HARDCOVER; 266 P. TEOS, 2012 SOURCE: FROM THE LIBRARY
Global warming has changed the world’s geography and its politics. Wars are waged over water, and China rules Europe, including the Scandinavian Union, which is occupied by the power state of New Qian. In this far north place, seventeen-year-old Noria Kaitio is learning to become a tea master like her father, a position that holds great responsibility and great secrets. Tea masters alone know the location of hidden water sources, including the natural spring that Noria’s father tends, which once provided water for her whole village.
But secrets do not stay hidden forever, and after her father’s death the army starts watching their town – and Noria. And as water becomes even scarcer, Noria must choose between safety and striking out, between knowledge and kinship.
Imaginative and engaging, lyrical and poignant, Memory of Water is an indelible novel that portrays a future that is all too possible.
Confession: I’ve never been an active reader of science fiction. It is one of those genres that I’ve never really tried to get into, mostly because I thought that scifi was all about space, and space just isn’t my cup of tea. However, I’ve slowly come to realise that science fiction does include much more than just “space stories”, and that one of my favourite book series, The Hitch Hiker’s Guide to the Galaxy is actually labelled as science fiction. So I decided to embark on a quest to broaden my horizons, and the first book that I picked up in the library is Memory of Water.
Memory of Water tells of a future reality in which water has scarce, the war over oil has polluted most of the free water sources, and the government has been taken over by the army. Our protagonist, Noria, is the daughter of a tea master in New Qian, old Scandinavia. Because of her father’s profession, their family has always had a slightly larger water quota, but there is also a deeply hidden secret that could put them all into danger. Noria’s best friend Sanja comes from a poor family and has to support the family by fixing old gadgets and other electricity trash found in the plastic dumps. As nearly no books were saved from the old days, Noria finds interest in going through the dumps and trying to understand how the people lived in the past. And one day, she makes a discovery that will change her life.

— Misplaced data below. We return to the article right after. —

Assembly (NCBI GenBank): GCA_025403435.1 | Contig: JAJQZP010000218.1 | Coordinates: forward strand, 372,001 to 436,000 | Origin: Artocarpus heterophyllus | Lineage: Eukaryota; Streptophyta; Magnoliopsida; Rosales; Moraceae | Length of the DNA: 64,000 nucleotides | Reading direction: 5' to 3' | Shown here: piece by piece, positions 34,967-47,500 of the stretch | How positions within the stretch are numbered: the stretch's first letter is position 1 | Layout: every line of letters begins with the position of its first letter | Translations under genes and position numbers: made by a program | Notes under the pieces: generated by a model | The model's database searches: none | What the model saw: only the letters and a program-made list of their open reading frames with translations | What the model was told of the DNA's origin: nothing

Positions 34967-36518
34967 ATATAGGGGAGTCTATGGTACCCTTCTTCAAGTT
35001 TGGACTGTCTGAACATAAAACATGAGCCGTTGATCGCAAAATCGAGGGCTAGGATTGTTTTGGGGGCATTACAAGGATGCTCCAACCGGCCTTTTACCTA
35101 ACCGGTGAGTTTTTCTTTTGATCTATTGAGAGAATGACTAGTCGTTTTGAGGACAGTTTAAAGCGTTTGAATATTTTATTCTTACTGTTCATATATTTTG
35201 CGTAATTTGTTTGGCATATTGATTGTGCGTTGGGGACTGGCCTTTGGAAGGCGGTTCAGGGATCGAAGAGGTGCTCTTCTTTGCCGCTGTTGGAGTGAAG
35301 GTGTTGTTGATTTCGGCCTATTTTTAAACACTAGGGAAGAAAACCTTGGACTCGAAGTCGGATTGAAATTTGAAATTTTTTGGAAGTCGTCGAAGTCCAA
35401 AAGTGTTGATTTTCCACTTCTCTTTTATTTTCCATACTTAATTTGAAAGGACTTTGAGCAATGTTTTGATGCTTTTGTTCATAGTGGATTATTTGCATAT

Itäranta writes beautiful and thoughtful prose, merging the element of water into the narration. At times there is the calm stillness of water, but a small ripple can quickly change everything. Overall the narration is an interesting mix of action and meditative thinking. What is interesting about this book is the fact that Itäranta wrote it simultaneously in both Finnish and English. I’ve only read the Finnish one, but I’ve heard that the English version of the book also features quite prosaic writing. For example, check out Anastasia’s review.
The world of the book is a sad and terrifying one, making the reader ponder questions such as “what if this was our planet?”. At times, the underlying message comes across a bit too strong and there were few instances where it seemed separate from the story arc. Memory of Water is a solid debut novel, but like the water, it was at times hard to grasp. The relationship to the protagonist remained slightly distant, and I would have liked a bit more closure at the end. I’d recommend this book to people who are interested in reading about messed up societies after ecological catastrophe, or to readers of science fiction.
Death is water’s close companion, and neither of them can be separated from us, for we are made of the versatility of water and the closeness of death. Water doesn’t belong to us, be we belong to water: when it has passed through our fingers and pores and bodies, nothing separates us from earth.